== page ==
You may already know that drinking tea has many healthful benefits. But did you know that tea also helps reduce stress? Not only can a nice cup of tea help you calm down when you're anxious, scientists also found that the act of making tea itself has a relaxing effect. Let's take a look at how tea relieves stress!
When you feel anxious and stressed out, one of the best things you can do to calm your nerves is to brew a tea. Scientists found that when you enjoy a nice cup of tea, it can help reduce stress levels. What’s more, it’s not just the stress-relieving ingredients found in tea that help us unwind and soothe our nerves. The ritual of brewing a cup of tea in itself gives us a calming and reassuring feeling.
A study conducted by psychologist Dr. Malcolm Cross at the University College in London found that even a single cup of tea can greatly reduce anxiety levels when we are under stress. In this experiment, they placed groups of volunteers in a stressful situation. The researchers observed 25% higher anxiety levels in people who did not receive tea after the stress-inducing test. In contrast, the people in the group who were given tea showed a 4% reduction in stress instead.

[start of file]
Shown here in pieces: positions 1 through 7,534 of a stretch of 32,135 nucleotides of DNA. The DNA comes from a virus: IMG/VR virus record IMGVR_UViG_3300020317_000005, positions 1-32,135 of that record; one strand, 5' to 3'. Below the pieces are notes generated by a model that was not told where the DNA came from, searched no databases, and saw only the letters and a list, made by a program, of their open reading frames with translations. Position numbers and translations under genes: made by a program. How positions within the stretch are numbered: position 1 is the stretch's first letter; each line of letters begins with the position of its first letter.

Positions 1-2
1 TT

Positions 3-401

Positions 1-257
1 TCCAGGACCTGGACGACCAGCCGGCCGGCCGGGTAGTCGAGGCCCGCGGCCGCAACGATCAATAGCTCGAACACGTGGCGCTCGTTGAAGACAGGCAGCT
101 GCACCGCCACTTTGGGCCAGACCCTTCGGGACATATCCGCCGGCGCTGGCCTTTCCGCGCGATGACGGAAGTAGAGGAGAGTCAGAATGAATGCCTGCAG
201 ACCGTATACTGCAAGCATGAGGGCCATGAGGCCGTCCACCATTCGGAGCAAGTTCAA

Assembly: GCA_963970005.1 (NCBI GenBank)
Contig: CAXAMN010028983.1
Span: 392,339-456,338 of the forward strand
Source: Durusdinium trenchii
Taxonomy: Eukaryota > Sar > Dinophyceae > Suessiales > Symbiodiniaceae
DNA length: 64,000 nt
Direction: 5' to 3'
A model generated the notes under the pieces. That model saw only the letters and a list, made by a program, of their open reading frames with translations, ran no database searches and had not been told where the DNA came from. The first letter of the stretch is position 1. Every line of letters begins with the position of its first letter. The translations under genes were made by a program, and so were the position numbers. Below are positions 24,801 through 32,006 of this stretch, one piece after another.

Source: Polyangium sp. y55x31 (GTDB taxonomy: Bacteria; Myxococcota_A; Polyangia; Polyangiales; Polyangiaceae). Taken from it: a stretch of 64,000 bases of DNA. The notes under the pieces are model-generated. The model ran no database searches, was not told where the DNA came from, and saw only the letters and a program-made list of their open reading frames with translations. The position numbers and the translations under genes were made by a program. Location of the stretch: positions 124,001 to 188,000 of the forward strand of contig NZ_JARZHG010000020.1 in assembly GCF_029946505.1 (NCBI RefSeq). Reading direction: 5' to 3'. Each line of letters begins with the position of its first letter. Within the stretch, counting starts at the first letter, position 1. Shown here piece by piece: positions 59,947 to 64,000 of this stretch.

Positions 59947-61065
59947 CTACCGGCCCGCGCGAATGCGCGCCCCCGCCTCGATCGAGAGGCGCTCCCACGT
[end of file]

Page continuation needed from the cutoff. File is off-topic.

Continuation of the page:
What’s particularly interesting about this study is that it’s not just drinking tea that helps us relax. The scientists found that even the act of making tea has a calming and stress-relieving effect. Said differently, tea’s relaxing benefits are not just a matter of what’s in it!
"The ritual of making and drinking tea—particularly during times of stress—is at the very core of British culture. This study shows that the social psychological aspects of tea enhance the effects of its chemical make-up on our bodies and brains. It’s possible that this culturally rooted, symbiotic function between mind and body explains why Britons instinctively turn to tea in times of need”, says Professor Cross.